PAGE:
Uganda’s private sector has recorded improvement in the business operations and performance over the month of May compared to the situation in April, according to an expert study.

The higher rate of activity by companies was mainly driven by continued recovery of consumer demand, with most companies reporting getting new customers, according to the Stanbic Purchasing Managers Index done by S&P Global.

The index for May rose to  54.1, showing a continued positive and improving performance for the second consecutive month, as it was above the 50.0 point mark.

Christopher Legilisho, Economist at Stanbic Bank said, “May produced a second successive month of buoyant private sector activity in Uganda. Output and new orders gained from robust consumer demand, referrals, and newly acquired clients”. 

Growth was recorded in all sectors except for agriculture, with forms reporting increased staffing levels for a fourteenth month now, including both part-time and full-time workers due to increased output. 

This also led to increase in staffing costs, which was also partly attributed to some companies paying bonuses to motivate workers.

The monthly Stanbic PMI is compiled from responses to questionnaires sent to about 400 managers responsible for purchases.

The sectors covered by the survey include agriculture, mining, manufacturing, construction, wholesale, retail and services.

The index is a weighted average of the following five indices: 

In compiling the index, New Orders account for 30 percent while Output and Employment contribute 25 and 20 percent respectively .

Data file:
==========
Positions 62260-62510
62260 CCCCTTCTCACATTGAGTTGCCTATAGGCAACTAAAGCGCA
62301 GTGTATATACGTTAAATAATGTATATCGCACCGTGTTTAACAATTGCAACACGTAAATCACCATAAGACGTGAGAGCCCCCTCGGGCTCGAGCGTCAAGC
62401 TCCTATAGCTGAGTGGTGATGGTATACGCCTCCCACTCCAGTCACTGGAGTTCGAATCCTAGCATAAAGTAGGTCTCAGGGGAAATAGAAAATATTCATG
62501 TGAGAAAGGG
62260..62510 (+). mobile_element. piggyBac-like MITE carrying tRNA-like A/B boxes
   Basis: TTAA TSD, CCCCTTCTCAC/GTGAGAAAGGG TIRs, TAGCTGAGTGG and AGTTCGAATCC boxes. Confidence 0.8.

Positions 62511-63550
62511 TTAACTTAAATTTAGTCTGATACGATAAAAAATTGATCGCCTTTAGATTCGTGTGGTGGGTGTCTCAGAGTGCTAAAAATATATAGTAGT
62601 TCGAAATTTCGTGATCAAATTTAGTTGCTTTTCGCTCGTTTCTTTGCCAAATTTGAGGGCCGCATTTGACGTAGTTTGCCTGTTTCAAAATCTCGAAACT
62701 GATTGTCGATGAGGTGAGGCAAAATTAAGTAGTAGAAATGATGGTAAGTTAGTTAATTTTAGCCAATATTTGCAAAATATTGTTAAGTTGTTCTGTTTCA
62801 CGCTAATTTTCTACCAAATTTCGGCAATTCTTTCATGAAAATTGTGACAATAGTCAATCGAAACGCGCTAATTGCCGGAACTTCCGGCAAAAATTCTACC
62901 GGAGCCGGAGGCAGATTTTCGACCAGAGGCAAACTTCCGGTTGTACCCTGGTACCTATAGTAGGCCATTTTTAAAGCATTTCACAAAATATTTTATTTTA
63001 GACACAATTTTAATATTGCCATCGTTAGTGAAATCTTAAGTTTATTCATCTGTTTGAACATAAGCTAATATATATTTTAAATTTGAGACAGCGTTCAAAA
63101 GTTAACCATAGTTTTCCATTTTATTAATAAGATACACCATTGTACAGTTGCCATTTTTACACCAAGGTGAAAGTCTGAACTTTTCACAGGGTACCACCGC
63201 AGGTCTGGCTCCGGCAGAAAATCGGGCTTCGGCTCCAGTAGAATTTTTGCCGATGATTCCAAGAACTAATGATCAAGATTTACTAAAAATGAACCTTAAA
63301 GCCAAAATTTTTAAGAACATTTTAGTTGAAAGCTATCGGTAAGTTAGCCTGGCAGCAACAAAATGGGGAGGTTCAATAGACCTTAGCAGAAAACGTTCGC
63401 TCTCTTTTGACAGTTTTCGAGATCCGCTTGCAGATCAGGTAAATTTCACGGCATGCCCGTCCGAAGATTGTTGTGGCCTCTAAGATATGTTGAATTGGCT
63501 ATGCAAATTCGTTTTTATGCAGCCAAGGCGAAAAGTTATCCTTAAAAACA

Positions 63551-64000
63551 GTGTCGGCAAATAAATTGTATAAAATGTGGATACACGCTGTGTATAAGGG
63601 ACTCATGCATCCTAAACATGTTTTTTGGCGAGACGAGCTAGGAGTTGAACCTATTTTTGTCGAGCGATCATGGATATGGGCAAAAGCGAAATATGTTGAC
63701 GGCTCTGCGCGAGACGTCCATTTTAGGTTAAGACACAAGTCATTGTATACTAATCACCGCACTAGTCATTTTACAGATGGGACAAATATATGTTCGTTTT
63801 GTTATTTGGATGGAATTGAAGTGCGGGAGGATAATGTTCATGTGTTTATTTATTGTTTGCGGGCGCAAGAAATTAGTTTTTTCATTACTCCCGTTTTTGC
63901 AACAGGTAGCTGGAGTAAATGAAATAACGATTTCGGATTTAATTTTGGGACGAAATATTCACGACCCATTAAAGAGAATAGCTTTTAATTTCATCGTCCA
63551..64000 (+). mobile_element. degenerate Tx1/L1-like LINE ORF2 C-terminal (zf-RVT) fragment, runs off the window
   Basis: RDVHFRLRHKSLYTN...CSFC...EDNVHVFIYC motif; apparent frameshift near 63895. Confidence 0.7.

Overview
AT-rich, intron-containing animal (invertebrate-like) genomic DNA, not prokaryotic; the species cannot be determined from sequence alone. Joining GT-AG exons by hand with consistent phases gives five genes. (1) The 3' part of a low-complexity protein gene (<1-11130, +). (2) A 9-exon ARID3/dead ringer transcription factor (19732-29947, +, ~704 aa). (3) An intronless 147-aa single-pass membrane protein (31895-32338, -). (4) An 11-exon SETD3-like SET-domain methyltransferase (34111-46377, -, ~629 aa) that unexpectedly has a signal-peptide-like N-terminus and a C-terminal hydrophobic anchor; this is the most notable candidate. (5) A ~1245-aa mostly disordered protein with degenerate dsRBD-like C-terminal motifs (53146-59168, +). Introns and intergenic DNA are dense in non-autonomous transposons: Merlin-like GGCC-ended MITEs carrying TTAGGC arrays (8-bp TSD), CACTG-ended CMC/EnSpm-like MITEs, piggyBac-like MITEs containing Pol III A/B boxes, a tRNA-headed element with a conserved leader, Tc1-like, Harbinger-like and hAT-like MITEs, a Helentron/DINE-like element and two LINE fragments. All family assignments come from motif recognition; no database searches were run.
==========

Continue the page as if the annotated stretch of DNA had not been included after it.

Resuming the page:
Suppliers’ Delivery Times weigh 15 percent and Stocks of Purchases 10 percent.

Readings above 50.0 signal an improvement in business conditions on the previous month, while readings below 50.0 show deterioration.

According to S&P Global, favourable demand conditions during May also underpinned optimism in the output outlook for the year ahead, with companies encouraged to expand staffing numbers again. 

Shorter lead times and greater new orders allowed firms to increase their input buying and build stocks of purchases.

On the price front, greater purchase and staff costs were recorded, pushing total operating expenses up. In turn, firms raised their selling prices further.

“Further, greater employment allowed firms to handle outstanding work, thereby further clearing backlogs during May. Purchasing activity expanded, with inventories growing in May due to higher input buying and faster delivery times by firms,” said Legilisho.

The companies were also able to increase output prices due to higher demand for their products, while input and purchase costs also rose generally, especially raw materials and utilities.

“This implies increasing inflationary pressures. Still, firms remain upbeat on the outlook for customer demand and output over the next 12 months,” he said.

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